Soren Larsen voyage #7 - Galápagos

This January has thrown up a few highlights; the incredible concerts being unveiled every day by Celtic Connections has to be among the best of them. I'm spending much of every day with a world-class concert coming through my speakers in my own house. And what a fantastic way of bringing people together - shared experience is one of the finest things about going to a concert; and it's warming to know that so many of my friends are also watching these shows.

The weather is another source of variety - Cullivoe has been stunningly beautiful at times. On more nights than not, there have been starry skies; frosty ground that crunches underfoot, and the immense background rumble of waves breaking.

Especially at night, when it's this quiet, I can hear so much - the deepest sound is the steady sub-bass of swells landing on rocks over a mile away to the north-west; the more regular bass sounds thump from the closer headlands to the north, near Breckon; and the steady, slow beat and hiss of breakers on the Unst shore, Brough, and the Papil and Kellister beaches within sight of the house competes a complex sound picture.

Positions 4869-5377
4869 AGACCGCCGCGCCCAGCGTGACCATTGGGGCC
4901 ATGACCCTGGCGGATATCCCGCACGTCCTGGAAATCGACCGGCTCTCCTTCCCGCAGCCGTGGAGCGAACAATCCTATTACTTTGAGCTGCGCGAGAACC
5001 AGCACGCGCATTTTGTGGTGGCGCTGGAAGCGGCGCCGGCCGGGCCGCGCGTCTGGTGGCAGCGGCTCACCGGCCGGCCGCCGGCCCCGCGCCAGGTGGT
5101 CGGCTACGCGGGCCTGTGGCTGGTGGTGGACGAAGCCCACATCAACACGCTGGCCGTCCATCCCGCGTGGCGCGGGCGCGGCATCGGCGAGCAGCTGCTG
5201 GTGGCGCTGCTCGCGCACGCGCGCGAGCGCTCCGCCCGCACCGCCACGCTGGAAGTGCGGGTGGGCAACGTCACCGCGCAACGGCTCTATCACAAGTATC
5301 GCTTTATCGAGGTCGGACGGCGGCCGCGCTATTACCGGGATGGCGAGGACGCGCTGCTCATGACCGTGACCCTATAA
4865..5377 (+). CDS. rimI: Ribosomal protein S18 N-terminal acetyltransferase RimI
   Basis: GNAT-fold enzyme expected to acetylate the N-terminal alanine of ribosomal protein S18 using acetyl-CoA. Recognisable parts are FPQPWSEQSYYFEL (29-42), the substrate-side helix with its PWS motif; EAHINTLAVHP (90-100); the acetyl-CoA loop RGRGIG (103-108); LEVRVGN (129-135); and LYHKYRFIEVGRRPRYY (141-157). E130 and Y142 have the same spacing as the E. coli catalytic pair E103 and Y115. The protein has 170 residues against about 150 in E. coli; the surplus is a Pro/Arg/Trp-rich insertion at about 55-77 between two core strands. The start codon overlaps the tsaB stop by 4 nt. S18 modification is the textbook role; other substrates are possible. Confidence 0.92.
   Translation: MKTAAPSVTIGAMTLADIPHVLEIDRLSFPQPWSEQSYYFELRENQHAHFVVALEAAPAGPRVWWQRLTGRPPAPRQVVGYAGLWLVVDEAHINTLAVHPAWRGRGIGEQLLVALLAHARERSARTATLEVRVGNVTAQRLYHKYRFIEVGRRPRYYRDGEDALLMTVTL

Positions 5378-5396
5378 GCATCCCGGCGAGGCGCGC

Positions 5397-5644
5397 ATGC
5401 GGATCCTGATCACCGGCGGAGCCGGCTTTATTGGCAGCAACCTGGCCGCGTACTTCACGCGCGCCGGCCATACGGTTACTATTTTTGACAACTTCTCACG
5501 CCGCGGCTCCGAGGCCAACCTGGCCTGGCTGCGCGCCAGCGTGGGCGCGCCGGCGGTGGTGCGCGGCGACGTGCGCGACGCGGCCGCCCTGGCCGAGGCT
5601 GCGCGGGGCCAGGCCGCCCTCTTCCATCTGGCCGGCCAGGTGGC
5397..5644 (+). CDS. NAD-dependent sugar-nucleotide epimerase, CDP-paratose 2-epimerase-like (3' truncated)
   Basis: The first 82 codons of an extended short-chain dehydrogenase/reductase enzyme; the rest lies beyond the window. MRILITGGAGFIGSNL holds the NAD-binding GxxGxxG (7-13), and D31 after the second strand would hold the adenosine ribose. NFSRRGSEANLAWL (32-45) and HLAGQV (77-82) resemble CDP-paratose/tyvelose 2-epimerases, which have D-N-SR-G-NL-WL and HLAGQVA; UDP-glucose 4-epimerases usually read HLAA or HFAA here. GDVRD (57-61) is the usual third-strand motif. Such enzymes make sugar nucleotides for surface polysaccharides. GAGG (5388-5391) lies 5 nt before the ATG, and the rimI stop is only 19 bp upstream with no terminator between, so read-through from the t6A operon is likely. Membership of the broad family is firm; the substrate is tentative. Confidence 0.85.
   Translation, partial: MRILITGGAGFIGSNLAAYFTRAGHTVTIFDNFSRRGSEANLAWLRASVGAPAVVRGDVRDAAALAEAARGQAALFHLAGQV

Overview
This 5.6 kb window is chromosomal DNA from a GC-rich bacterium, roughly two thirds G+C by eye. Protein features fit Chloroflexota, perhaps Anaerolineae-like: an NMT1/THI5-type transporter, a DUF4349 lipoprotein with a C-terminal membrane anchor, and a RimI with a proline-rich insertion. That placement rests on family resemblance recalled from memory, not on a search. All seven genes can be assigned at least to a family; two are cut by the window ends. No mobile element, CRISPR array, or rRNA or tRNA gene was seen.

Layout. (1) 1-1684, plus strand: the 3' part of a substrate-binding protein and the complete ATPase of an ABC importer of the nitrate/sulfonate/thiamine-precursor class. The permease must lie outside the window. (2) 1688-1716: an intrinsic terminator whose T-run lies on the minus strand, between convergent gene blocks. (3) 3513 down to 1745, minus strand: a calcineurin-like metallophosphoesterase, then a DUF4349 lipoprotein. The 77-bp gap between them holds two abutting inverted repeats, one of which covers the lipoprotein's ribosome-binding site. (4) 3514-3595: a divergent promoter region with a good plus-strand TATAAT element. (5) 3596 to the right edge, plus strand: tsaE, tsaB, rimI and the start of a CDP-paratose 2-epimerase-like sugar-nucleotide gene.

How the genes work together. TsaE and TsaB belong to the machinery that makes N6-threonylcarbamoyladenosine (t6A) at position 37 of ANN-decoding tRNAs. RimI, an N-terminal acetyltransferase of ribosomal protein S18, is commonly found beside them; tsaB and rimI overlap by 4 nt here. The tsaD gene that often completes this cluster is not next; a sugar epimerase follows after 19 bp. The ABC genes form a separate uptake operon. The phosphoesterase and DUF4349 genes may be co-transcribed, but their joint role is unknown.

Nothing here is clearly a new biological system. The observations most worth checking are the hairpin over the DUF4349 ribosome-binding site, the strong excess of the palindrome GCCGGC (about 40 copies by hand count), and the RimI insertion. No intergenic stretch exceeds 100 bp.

With the absence of light, I can see so much more; on more than one night the aurora and the stars have lit my path along the road through Cullivoe.

So despite the anxiety that living through a pandemic induces, and the steady worry of the loss of livelihood, there is a lot to take in and to be inspired by. Today I'm looking back again at my first Pacific voyage aboard the tallship Søren Larsen, rejoining the story here as the ship approached Galápagos.

Stay safe and well,

Barry

 

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On another windless day - it was easy to see how ships got stuck in the 'doldrums', this equatorial region where the wind is virtually absent, for weeks on end in the pre-engine days - we continued to motor over the glassy-smooth surface of the Pacific, rolling over the lazily undulating ocean swells; a fierce tropical sun overhead and our destination now the Galápagos Islands.

On the afternoon of 13th February, two days after departing Coco Island, I had the afternoon watch when we sighted our first other ship since departing Panamá; what appeared to be a tune fishing vessel at eight miles distance, right ahead.

Of course, we were on a collision course, and as I made an alteration of course to starboard, I saw a helicopter lift from the deck of the other ship. Six pairs of binoculars, mine included, followed the small chopper as it rose, crossed our track - then took a dip by the bow, and plunged into the Pacific with a great plume of spray.